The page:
Sustainability experts view nuclear power as ‘not essential’ to low-carbon future

A majority of sustainability experts believe society can achieve a sustainable, low-carbon energy future without nuclear power, according to the latest findings from The Sustainability Survey Research Program released Monday by international consultancies, GlobeScan and SustainAbility. Also, most experts view nuclear technology less favourably after the crises at Japan’s Fukushima Daiichi plant, although nearly half say their view of the technology has not changed as a result of the crises.

Experts perceive a significant gap between how governments SHOULD and how governments WILL proceed with respect to various other energy options. Four in five experts think their government should subsidize solar and energy efficiency initiatives, but only half think their government actually will do so.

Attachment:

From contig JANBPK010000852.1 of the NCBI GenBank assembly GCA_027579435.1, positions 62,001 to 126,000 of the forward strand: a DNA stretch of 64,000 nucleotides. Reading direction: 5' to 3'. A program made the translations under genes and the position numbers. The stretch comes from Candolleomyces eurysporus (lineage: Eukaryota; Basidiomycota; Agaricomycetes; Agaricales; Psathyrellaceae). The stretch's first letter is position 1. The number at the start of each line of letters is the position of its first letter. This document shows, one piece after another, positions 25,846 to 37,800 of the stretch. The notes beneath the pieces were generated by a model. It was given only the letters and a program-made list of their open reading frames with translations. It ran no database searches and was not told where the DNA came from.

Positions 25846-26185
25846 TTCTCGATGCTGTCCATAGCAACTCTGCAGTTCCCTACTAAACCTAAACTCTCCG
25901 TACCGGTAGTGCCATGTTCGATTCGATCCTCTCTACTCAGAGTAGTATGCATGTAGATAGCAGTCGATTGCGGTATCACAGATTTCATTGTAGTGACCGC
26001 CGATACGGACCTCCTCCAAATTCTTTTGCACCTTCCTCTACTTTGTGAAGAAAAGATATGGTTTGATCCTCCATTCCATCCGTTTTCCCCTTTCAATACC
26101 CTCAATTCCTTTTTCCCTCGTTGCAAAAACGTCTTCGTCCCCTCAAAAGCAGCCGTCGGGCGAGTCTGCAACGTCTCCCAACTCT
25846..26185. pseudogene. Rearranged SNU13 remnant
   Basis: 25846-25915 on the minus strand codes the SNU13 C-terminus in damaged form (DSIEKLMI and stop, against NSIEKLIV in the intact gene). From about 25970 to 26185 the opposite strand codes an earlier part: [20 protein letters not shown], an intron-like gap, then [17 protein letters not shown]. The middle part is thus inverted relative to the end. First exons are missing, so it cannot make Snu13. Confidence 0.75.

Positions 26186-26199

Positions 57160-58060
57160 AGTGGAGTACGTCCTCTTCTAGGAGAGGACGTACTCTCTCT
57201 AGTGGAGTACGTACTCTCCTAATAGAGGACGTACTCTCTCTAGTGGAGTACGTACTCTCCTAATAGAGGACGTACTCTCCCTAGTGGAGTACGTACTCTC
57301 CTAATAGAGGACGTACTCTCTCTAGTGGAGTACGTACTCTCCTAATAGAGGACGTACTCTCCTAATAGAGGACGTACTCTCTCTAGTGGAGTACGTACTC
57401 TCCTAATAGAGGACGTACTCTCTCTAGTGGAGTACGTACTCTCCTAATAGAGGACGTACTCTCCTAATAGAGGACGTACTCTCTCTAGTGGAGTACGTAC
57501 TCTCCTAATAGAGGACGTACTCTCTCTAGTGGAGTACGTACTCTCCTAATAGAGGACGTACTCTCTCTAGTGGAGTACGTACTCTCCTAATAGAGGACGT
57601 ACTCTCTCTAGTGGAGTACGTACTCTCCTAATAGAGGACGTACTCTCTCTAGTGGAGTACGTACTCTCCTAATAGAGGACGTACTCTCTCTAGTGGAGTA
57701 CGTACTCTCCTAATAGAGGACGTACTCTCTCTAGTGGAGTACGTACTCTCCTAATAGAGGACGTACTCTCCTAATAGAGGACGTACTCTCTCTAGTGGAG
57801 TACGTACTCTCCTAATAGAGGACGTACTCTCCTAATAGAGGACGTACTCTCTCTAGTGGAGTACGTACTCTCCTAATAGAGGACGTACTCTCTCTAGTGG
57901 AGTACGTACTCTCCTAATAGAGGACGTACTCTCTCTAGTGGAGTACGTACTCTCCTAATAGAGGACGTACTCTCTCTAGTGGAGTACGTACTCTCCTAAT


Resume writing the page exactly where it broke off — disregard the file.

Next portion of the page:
More than 500 experts were surveyed in May 2011 on topics relating to the future of energy. The Sustainability Survey is the largest global poll of the views of sustainability experts.


Finding from The 2011 GlobeScan/SustainAbility Survey (read the press release / read the full report)

For more information on this finding, please contact Sam Mountford (Read Bio)

Industry Regulation and Public Expectation: High in the OECD, High in Countries’ Critical Sectors

Public demand for increased regulation is markedly higher in industrialised nations than in emerging economies, the latest GlobeScan Radar data show.

Respondents across 20 countries were asked to say whether they thought there was not enough, the right amount, or too much regulation across eight industry sectors.